Author: Christwart Conrad


Awards: none



G@mebox Author Marco Klasmeyer writes about the game:


Nuggets were found in Golden Valley! The gold-diggers try to sell their claims to the big mining companies by offering as many nuggets as possible. The players act as agents of the mining companies and compete for the best claims by cleverly placing their influence and claim boundaries.

Game Description:

This game comes in a small box as it is part of the "Compact Game" series of WINNING MOVES. It consists just of one 8x5 square game board and some paper and wooden markers. The 40 squares on the gameboard represent single claims where the valuable nuggets can be found. The eight wooden markers display values from 4 to 8 and represent the amount of gold which can be found there. Beginners place the 8 claim value markers on the board according to a standard setup depicted in the rules, but advanced players are recommended to use their own prefered method for setup. The values of the markers remain visible during the all the game.

The players obtain paper chip markers in their colour with values from 5 (only one) to 1 (up to 11 times) which represent their influence. The numbers and values of influence markers used in the game vary with the number of participating players. In a two player game all markers are distributed, in a three player game a few markers are left aside and in a four player game two opposite players form a team.

Each turn, The players either place one influence marker face down in a square claim field or place two wooden claim boundaries between two squares. The wooden boundaries restrict the claim size, but a claim size smaller than 4 squares (including the fields with the wooden claim markers) is not allowed.

The game ends when either all material is placed on the board or all players renounce to make further moves. All placed influence markers are then turned over and the claims are evaluated. The player with the highest influence (sum of his markers) in each claim obtains the score given by the wooden claim markers. The highest score wins.


As simple as the rules and the structure of the game may sound, the more tricky it is during the game to make the "best" choice for action each turn. Nuggets needs a lot of bluffing and short term tactics. Since you have only very few "heavy weighted" influence markers you have to consider carefully where to place them.

However, after all careful planning it may still happen that in the end an other player sets the claim boundaries against your considerations. It is very hard to estimate the final arrangement or distribution of the claims. Thus, the players are posed the question whether it is advisable to place the highest influence chips in an early phase of the game in order to get as close as possible to the most valuable gold nuggets? Or is it better to wait in order to see how the claim boundaries develop during the game. Both strategies have their advantages and disadvantages. Nevertheless you will be happy if your plan works well at the end...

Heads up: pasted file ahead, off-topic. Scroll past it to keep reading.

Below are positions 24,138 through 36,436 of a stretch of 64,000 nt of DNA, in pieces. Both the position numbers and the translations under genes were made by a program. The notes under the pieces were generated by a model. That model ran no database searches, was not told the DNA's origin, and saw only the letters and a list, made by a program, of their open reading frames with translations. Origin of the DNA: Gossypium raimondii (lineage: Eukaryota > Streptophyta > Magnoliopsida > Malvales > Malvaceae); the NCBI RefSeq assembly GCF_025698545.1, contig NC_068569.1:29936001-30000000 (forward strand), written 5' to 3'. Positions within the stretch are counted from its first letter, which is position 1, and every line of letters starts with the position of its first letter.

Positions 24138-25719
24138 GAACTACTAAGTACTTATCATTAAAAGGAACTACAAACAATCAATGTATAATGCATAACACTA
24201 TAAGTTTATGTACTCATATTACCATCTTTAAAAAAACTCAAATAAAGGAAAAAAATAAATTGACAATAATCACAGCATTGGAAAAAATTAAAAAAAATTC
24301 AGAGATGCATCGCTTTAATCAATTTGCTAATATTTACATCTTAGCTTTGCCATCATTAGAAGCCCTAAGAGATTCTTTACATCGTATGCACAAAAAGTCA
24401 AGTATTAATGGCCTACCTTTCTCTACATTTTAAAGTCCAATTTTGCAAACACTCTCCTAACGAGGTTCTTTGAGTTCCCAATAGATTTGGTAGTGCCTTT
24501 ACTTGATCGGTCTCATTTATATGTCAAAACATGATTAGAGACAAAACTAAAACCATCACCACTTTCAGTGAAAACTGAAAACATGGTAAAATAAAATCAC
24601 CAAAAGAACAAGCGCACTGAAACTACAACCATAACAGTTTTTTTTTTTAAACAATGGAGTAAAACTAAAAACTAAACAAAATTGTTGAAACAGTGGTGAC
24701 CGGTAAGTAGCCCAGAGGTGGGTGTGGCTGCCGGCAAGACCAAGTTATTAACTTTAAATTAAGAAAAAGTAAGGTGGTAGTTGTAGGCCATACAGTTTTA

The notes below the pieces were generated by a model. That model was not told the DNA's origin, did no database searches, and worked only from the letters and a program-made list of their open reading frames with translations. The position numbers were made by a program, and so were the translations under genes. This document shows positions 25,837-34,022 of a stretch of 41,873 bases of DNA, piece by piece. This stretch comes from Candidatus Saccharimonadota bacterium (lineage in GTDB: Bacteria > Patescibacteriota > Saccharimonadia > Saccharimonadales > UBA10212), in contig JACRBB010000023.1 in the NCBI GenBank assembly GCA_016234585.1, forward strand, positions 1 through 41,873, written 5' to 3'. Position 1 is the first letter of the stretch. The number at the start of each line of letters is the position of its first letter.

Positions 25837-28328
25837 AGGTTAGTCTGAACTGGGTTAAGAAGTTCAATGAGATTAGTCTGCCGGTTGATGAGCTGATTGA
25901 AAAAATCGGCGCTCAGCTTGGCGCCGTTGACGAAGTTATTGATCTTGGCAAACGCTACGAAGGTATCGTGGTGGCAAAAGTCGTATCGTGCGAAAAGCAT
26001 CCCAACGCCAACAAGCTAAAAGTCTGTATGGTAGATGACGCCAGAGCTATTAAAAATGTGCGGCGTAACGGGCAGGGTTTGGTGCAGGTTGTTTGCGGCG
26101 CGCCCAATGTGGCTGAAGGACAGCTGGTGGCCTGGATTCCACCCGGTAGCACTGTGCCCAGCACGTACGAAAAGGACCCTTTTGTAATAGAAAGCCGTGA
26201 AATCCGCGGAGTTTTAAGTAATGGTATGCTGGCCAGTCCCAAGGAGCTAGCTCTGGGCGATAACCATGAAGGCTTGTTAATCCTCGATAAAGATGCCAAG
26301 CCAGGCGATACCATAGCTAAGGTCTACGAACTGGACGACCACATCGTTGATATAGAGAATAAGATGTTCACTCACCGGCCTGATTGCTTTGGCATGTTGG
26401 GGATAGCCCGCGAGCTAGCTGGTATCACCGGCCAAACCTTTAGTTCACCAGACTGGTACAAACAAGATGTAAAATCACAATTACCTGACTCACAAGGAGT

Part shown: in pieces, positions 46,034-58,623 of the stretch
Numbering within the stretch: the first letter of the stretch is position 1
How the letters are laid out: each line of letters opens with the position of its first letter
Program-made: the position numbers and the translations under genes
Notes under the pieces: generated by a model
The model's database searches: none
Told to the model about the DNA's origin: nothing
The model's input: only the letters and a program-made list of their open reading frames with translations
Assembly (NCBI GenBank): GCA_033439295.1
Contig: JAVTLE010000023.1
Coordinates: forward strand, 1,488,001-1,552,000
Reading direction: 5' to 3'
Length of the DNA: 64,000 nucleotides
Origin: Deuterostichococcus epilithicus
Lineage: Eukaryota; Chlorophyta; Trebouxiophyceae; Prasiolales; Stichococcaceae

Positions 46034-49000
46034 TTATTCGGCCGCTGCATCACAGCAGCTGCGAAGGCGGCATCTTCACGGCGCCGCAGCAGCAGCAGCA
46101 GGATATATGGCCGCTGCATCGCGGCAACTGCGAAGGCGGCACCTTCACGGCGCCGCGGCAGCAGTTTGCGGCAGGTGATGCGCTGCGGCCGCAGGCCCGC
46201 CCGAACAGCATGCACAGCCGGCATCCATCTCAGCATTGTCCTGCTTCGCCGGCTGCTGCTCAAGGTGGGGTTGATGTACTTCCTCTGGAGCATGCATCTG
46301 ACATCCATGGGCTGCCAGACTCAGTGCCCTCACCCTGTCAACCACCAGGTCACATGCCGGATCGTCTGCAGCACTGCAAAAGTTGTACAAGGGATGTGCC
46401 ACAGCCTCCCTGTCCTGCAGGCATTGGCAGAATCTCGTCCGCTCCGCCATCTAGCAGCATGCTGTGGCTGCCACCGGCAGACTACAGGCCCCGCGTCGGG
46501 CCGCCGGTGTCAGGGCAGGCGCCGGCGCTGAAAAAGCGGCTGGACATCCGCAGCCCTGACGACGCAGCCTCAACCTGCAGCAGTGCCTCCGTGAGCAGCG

In my opinion the game works best with three players, because the surprise factor and the tactical struggle is most convincing. For two players it is sometimes predictible if a special claim is yours at the final evaluation by just counting the number of influence chips of each player (remember - most of all chips are worth 1 point). With three players you cannot conclude from this, because the distribution of markers is different and three players have to be evaluated. The four player team game is also different from the two or three player game. Here it becomes important to co-ordinate the two team players without talking secretly. It is allowed to exchange hints with the co-player, but they have to speak aloud.

The most tricky rule option is to forbid to look again at already placed influence chips. In this case it can add some more difficulties to keep track of all your previous moves.

Nuggets offers for each number of players new characteristics, it gets along without much luck and is not that tactical. A round lasts no longer than 25 minutes, which is ideal for a quick game before dinner…

Looking for this game? Visit Funagain Games!

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Copyright © 2006 Frank Schulte-Kulkmann, Essen, Germany